refers to the weight of the

-th neuron after the pooling operation.

The CAM(Zhou et al., 2015) provides a great intuition behind the scenes for an output by taking each activation that contains different territorial information of an input and combining them with the weights of each neuron after the GAP layer for calculating the importance of each channel. However, as the original CAM are restricted to CNNs having the GAP layer, they do not generate feasible explanations on a wide array of CNNs.

To generalize CAM, Grad-CAM(Selvaraju et al., 2017) utilizes local gradient to represent linear weight, and can be applied to any CNN-based architecture without re-training process.

Grad-CAM is denoted by :



refers to the operation.

Grad-CAM++(Chattopadhyay et al., 2017), extended from Grad-CAM, aims to provide more meaningful explanations by localizing the entire object in image, instead of bits and pieces of it, and can better localize multiple objects from the same class.

As the output layer is a non-linear function, gradient-based CAMs tend to diminish the backpropagating gradients which cause gradient saturation thereby making it difficult to provide concrete explanations. To solve the problems, Score-CAM(Wang et al., 2020a) is the first gradient-free generalization of CAM and bridges the gap between perturbation-based and CAM-based methods. This method obtains the weights of each activation map in its forward passing score on the target class. The final result is a linear combination of both the weights and the activation maps.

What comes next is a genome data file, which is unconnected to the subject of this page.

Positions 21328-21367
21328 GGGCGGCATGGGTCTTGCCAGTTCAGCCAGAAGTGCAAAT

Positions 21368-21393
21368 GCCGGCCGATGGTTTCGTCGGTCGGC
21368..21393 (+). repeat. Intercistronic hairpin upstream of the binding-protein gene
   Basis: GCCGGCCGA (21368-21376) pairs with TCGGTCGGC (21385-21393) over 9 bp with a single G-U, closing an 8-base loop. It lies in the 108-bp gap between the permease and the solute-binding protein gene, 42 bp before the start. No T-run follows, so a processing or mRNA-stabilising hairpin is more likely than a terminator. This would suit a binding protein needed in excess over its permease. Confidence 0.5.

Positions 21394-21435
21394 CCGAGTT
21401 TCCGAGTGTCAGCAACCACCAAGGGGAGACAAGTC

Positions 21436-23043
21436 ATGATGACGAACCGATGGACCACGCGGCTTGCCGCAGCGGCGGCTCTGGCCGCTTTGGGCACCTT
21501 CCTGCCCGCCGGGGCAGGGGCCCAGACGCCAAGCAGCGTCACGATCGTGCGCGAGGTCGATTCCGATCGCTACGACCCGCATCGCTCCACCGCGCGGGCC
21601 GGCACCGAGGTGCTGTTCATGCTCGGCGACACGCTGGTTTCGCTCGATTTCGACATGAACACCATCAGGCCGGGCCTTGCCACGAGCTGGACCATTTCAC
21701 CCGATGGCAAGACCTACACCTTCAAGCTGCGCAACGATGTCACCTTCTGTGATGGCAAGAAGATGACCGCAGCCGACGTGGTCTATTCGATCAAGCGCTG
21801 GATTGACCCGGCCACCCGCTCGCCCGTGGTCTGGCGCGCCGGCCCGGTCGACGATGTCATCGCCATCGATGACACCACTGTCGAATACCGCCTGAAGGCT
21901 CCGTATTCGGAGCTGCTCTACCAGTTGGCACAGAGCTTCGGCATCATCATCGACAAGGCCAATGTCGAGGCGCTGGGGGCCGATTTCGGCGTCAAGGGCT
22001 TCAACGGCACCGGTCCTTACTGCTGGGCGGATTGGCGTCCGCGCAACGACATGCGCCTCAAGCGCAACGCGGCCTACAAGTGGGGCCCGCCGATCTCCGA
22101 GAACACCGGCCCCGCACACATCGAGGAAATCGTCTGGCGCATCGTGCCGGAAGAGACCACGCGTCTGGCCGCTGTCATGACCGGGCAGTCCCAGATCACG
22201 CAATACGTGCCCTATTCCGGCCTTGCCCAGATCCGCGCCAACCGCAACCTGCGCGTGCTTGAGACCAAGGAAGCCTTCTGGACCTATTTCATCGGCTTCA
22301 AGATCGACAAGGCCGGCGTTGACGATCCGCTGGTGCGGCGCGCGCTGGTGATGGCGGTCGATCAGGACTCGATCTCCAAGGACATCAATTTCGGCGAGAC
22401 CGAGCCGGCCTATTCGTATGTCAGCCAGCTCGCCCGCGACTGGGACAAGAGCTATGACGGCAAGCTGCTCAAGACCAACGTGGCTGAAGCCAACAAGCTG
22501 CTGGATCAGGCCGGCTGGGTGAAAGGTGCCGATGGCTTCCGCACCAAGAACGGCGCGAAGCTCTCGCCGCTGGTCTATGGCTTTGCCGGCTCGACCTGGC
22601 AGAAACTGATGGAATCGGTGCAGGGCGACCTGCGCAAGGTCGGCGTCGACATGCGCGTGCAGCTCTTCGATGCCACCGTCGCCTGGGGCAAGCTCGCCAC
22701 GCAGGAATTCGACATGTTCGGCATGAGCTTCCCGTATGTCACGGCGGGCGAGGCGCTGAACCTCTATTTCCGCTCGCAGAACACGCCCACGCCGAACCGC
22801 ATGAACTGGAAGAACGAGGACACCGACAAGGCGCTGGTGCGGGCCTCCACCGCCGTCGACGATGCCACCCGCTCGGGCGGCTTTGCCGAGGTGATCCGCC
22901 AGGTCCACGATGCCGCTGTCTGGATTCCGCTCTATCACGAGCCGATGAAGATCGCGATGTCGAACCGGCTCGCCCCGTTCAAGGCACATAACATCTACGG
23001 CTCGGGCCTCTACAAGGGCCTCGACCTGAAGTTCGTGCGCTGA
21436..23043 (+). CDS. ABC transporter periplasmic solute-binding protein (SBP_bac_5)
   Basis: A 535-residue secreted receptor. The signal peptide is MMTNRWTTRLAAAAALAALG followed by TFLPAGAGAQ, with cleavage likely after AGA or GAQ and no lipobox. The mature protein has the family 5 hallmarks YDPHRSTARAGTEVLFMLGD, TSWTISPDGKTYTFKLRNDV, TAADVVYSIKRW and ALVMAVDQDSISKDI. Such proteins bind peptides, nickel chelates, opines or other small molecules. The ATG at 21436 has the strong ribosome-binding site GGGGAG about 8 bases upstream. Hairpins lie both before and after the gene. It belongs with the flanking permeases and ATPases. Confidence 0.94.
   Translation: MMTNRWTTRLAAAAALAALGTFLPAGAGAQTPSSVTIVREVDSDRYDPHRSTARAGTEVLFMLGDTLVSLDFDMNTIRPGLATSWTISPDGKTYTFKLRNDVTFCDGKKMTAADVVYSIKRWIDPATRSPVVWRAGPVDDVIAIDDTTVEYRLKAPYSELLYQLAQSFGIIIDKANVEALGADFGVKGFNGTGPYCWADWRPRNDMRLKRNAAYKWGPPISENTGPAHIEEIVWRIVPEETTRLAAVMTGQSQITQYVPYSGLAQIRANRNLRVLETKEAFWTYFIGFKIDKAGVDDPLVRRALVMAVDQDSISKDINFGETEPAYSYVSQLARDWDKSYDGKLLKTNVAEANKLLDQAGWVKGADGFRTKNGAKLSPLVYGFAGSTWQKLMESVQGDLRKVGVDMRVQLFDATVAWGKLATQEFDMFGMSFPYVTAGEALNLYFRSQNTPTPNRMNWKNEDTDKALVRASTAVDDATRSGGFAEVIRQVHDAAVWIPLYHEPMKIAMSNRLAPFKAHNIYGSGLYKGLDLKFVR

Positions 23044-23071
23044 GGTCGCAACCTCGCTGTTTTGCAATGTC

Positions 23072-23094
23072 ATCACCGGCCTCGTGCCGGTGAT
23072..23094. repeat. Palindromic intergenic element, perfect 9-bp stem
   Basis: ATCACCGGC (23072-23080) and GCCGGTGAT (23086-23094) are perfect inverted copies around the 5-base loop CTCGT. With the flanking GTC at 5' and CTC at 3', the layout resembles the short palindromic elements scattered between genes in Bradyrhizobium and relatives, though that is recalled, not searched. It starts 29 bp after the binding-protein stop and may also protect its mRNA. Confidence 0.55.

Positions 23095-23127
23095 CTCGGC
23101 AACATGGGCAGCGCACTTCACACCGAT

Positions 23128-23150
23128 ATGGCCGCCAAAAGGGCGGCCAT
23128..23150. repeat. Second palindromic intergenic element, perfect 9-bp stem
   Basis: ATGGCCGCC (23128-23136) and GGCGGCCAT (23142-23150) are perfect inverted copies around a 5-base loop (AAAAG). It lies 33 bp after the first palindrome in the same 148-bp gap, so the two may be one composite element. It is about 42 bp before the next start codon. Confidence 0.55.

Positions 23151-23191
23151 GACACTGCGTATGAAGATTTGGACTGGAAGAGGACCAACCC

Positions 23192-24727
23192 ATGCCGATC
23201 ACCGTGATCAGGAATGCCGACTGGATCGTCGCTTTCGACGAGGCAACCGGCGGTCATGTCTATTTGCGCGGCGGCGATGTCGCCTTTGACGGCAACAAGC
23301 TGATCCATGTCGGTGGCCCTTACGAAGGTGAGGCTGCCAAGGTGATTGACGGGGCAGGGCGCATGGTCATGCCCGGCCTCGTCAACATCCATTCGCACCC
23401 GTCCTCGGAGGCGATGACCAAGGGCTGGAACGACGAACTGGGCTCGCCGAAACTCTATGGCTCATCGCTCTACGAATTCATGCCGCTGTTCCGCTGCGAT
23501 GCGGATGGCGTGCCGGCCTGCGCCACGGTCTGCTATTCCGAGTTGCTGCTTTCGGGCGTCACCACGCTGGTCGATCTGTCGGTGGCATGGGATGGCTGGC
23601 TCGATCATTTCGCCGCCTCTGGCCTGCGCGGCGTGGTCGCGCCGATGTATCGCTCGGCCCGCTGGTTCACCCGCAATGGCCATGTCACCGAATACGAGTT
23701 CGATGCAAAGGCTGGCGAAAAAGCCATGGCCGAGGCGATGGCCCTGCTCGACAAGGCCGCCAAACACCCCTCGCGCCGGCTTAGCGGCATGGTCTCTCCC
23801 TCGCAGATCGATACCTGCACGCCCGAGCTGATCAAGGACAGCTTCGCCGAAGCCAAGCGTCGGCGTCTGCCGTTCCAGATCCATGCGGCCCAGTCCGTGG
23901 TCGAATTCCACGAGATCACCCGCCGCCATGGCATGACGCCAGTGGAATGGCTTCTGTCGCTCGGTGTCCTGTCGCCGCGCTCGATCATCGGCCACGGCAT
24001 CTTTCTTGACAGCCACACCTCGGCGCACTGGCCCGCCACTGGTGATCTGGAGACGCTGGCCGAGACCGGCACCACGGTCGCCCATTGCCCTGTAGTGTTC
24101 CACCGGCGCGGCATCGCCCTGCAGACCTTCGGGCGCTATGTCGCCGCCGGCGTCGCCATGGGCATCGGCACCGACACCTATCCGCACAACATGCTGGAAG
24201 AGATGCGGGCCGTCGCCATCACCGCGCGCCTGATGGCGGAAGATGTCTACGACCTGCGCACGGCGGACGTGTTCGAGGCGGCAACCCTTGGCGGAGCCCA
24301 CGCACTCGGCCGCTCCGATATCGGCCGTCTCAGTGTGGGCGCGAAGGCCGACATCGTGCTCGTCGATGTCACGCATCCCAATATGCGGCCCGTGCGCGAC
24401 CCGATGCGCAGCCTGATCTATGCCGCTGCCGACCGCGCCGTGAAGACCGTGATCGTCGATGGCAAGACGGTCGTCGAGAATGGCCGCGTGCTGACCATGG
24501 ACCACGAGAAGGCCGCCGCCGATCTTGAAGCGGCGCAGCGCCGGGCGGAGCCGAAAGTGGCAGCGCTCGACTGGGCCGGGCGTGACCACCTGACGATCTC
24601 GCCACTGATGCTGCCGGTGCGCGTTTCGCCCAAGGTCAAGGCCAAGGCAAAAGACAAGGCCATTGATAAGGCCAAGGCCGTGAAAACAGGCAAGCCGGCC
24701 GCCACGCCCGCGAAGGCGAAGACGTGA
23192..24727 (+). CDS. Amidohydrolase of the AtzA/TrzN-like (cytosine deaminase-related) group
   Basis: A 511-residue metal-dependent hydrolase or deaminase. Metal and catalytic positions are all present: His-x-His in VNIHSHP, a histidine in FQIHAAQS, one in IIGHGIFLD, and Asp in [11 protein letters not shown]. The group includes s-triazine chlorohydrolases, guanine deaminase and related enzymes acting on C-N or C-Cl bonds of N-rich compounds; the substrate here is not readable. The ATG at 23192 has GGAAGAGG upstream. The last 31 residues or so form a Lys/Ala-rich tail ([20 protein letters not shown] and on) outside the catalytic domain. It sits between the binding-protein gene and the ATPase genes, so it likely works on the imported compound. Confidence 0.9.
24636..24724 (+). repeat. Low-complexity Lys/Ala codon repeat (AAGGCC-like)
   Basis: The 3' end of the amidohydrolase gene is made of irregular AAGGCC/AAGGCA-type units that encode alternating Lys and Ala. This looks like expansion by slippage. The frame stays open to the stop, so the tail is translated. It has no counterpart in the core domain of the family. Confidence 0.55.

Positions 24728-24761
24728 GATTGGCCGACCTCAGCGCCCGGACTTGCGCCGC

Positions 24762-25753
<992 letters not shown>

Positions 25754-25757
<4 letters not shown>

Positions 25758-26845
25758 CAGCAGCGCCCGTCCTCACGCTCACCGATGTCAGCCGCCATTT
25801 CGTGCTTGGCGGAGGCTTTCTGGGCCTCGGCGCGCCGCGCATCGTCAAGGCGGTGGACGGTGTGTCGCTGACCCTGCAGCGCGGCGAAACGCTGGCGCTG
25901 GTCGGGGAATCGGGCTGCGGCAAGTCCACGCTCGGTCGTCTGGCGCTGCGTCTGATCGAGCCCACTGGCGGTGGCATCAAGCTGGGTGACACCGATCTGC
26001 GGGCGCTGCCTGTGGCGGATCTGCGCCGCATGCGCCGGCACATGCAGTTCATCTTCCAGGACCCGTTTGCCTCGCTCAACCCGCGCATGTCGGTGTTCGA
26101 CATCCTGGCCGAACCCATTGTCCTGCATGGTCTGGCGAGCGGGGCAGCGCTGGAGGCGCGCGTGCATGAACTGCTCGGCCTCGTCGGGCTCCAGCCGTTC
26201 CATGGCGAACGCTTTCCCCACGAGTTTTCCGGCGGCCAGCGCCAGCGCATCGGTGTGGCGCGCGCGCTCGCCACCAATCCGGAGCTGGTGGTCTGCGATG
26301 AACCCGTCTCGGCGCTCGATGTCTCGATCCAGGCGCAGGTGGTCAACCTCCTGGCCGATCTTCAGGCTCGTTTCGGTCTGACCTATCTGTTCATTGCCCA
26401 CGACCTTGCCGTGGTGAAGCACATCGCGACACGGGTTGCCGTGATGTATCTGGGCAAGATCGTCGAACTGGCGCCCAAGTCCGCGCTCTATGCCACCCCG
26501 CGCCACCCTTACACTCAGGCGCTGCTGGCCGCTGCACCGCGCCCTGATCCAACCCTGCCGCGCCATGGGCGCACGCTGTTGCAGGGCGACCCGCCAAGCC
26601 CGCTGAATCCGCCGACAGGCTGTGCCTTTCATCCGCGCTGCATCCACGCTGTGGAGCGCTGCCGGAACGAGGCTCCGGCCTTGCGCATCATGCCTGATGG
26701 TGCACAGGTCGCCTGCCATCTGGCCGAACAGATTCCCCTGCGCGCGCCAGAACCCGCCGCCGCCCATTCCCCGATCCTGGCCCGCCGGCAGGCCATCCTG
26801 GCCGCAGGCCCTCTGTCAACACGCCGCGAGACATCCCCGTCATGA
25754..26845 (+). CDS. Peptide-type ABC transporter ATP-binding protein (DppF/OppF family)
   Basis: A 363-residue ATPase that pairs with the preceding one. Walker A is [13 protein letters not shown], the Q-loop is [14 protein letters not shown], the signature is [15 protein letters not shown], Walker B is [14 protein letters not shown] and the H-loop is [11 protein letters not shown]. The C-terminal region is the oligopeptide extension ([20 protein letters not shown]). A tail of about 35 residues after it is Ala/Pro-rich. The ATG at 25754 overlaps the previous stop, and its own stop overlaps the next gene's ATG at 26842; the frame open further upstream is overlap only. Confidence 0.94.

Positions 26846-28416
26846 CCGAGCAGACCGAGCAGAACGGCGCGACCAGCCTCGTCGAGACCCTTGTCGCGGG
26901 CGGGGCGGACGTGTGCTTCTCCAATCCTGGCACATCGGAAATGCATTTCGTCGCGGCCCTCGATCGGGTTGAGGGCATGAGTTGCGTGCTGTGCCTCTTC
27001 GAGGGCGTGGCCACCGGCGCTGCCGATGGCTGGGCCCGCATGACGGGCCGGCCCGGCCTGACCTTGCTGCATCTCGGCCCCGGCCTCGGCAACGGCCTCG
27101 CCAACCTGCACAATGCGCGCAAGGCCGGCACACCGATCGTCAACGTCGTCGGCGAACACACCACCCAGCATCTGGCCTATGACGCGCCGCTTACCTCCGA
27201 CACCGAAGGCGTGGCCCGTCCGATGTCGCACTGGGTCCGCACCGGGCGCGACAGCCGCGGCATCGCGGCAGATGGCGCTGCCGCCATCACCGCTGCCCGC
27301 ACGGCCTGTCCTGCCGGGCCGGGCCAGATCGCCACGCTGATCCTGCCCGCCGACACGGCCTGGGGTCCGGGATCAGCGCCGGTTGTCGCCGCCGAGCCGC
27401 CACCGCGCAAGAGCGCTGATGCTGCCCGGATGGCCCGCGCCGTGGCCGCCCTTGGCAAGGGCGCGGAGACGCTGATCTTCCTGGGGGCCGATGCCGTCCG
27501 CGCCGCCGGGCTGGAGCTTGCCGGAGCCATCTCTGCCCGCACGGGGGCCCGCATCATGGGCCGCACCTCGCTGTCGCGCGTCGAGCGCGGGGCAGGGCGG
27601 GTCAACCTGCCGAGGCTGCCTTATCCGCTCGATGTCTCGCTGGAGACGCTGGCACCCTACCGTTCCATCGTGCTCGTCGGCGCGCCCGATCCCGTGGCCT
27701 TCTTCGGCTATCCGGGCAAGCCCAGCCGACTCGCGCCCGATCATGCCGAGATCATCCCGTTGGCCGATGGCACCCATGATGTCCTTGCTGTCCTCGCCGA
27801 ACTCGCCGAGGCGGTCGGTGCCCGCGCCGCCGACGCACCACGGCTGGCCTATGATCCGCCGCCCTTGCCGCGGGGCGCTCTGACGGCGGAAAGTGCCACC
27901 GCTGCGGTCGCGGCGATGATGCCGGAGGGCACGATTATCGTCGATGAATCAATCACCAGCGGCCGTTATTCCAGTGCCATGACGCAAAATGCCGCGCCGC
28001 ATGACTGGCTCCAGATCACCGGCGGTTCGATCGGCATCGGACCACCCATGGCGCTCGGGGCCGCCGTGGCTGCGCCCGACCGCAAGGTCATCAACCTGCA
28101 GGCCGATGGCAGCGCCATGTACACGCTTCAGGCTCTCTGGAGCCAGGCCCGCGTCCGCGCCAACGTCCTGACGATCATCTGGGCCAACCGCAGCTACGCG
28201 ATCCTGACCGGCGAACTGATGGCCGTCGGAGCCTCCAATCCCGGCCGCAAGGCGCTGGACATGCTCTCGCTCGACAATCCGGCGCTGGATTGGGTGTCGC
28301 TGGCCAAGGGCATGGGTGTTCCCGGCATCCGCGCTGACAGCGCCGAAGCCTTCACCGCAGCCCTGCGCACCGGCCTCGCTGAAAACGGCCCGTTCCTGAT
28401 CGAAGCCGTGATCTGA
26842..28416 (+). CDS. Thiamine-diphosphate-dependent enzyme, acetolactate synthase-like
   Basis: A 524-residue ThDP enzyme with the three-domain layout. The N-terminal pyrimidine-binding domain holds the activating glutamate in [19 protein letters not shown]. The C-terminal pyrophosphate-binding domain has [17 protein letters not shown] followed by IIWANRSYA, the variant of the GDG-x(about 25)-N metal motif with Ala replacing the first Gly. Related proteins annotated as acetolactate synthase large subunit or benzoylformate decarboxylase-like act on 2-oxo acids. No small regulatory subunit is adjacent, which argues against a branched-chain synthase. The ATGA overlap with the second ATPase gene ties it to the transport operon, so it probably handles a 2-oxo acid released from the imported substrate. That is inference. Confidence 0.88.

Score-CAM is denoted as follows:



where is the class of interest, is the convolution layer and is the Channel-wise Increase of Confidence(CIC) score for the activation map .

3 Proposed Approach

In this section, we first introduce and formulate our proposed SS-CAM for interpreting CNN-based predictions. The pipeline of the proposed framework is illustrated in Fig 1. Before diving into the details of our technique, we define Channel-wise Increase of Confidence(CIC).

Channel-wise Increase of Confidence(CIC) : Given a model that takes an image input , the -th channel of an activation map of a convolutional layer in is given as . For a baseline input the importance of is denoted as



Here, is the Upsampling operation of the activation map into the size of the input and refers to the normalization function (as explained in Equation (10)) so that the elements are within the [0,1] range.